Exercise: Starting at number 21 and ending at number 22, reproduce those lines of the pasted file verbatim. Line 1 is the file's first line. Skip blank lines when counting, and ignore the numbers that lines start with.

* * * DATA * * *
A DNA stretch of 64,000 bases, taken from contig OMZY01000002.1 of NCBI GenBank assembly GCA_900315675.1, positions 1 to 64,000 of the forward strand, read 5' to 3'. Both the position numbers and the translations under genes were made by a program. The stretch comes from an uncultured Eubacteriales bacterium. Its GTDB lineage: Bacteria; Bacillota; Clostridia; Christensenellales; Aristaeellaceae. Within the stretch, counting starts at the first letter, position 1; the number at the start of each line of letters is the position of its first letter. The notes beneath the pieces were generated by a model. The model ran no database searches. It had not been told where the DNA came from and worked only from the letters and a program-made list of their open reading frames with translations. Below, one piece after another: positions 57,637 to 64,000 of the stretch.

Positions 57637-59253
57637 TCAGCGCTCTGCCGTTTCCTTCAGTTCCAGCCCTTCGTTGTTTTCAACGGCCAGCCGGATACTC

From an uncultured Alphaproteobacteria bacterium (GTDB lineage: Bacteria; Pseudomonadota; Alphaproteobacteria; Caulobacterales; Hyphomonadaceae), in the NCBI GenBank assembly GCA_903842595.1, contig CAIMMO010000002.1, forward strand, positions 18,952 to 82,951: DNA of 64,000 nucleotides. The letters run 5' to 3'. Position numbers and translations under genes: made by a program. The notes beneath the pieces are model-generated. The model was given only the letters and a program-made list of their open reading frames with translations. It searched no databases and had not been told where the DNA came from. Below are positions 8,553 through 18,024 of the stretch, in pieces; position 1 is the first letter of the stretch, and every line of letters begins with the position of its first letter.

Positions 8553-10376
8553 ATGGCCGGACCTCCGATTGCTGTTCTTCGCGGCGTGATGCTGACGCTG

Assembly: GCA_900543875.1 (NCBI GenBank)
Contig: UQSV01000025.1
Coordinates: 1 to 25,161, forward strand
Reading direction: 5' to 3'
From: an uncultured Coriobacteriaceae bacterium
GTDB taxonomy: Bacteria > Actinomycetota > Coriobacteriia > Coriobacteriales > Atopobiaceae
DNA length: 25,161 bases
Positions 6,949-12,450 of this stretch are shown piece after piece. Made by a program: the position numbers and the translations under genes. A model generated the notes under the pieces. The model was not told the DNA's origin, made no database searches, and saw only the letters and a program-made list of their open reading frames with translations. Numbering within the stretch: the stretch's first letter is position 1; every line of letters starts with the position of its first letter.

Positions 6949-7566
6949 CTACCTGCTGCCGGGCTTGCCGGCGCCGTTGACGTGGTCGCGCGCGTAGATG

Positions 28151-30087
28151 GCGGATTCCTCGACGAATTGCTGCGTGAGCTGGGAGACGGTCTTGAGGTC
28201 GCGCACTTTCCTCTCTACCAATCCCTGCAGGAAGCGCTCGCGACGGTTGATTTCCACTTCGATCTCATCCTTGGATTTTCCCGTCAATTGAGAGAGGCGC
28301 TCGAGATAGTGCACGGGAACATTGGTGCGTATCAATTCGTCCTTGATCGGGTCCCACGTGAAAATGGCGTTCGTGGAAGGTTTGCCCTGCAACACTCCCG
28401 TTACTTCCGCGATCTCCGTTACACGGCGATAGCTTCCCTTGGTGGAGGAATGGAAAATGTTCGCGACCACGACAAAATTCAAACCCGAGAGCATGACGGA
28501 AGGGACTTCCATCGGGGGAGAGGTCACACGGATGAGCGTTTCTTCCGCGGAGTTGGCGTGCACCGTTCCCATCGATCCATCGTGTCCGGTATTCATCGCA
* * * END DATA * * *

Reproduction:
28401 TTACTTCCGCGATCTCCGTTACACGGCGATAGCTTCCCTTGGTGGAGGAATGGAAAATGTTCGCGACCACGACAAAATTCAAACCCGAGAGCATGACGGA
28501 AGGGACTTCCATCGGGGGAGAGGTCACACGGATGAGCGTTTCTTCCGCGGAGTTGGCGTGCACCGTTCCCATCGATCCATCGTGTCCGGTATTCATCGCA